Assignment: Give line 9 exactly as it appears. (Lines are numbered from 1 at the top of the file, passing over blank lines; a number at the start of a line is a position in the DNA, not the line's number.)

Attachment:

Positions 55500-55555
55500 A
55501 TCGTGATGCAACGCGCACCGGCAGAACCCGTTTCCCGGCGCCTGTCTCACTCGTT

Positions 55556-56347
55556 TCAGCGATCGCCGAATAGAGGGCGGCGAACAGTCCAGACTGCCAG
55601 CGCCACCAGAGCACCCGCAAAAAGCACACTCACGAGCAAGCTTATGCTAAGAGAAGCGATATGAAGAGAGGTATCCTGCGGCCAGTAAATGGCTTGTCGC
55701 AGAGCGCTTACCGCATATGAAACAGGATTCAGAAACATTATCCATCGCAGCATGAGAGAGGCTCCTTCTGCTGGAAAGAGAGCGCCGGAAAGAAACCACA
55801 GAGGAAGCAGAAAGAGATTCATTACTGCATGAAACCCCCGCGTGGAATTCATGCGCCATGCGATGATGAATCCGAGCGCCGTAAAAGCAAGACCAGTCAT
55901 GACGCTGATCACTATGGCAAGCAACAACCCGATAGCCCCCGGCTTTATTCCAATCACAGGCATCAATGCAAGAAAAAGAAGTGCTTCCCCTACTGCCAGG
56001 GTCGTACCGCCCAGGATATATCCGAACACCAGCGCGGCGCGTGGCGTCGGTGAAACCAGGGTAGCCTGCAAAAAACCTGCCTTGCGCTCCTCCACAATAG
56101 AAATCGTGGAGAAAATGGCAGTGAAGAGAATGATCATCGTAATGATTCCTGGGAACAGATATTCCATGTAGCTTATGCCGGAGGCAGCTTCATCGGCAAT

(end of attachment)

55901 GACGCTGATCACTATGGCAAGCAACAACCCGATAGCCCCCGGCTTTATTCCAATCACAGGCATCAATGCAAGAAAAAGAAGTGCTTCCCCTACTGCCAGG